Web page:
von Willebrand Disease (Type 1)
Von Willebrand disease (vWD) is the most common inherited bleeding disorder of both humans and dogs. It is caused by a deficiency in the amount of a specific protein needed to help platelets (the blood cells used in clotting) stick together and form clots to seal broken blood vessels. The deficient protein is called von Willebrand factor (vWF).
Clinical signs of vWD range from a mild to severe bleeding tendency. Dogs may “carry” the vWD trait without expressing a bleeding tendency. Severe vWD causes spontaneous bleeding from the nose, mouth, and urinary, reproductive or intestinal tracts. Uncontrollable bleeding may occur after surgery. Dewclaw removal and teething may cause excessive bleeding in vWD-affected pups. Infections, endocrine disorders, and certain medications may exacerbate signs of bleeding in vWD-affected dogs.
Treatment of a severe bleeding episode requires transfusion of canine blood products. There is no drug, vitamin, hormone, or dietary modification that can induce production of vWF. Bleeding from minor injuries may be controlled using sutures, bandages or wound glue. Affected dogs should not be given drugs that interfere with normal blood clotting mechanisms. These drugs include aspirin, sulfa-type antibiotics, and heparin.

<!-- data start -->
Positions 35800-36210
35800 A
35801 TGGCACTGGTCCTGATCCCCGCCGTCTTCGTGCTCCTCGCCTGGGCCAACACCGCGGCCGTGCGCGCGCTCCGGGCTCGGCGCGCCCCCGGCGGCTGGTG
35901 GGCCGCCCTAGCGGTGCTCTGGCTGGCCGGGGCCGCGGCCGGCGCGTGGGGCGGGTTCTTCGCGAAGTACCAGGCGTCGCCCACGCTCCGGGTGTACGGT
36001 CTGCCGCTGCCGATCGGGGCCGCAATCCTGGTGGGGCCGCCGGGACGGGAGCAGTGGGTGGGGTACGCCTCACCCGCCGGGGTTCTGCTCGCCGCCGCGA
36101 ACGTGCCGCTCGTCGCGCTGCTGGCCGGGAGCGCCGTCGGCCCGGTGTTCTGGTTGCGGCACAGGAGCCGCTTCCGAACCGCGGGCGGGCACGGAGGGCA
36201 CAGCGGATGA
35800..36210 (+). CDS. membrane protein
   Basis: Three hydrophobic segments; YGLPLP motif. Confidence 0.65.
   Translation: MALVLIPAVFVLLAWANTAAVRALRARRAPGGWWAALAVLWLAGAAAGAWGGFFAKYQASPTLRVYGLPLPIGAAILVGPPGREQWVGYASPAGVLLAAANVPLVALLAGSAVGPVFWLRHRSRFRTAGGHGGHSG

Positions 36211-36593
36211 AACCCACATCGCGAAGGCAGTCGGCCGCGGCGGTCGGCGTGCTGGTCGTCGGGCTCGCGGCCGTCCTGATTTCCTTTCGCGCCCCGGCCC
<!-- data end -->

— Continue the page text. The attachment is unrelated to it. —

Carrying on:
Known Mode of Inheritance:
Inheritance and expression patterns of vWD differ between breeds. All males and females have 2 vWF genes, one inherited from dam and one from sire. In many breeds, the presence of 1 abnormal vWF gene appears sufficient to cause abnormal bleeding in some (but not all) dogs. Dogs having 2 abnormal genes express the most severe forms of vWD.
Age of onset: Varies
- Cardigan: yes
- Pembroke: yes
- Other Breeds: yes
Incidence in Cardigans: Unknown (appears sporadic)
- Cardigans: no
- Other breeds: no
- Active?: no
Tests Available: Blood testing is available through veterinarians. Some testing companies will test via cheek swabs.
Published papers and Articles:
- Scottish Terrier Club: Management of Canine von Willebrand’s Disease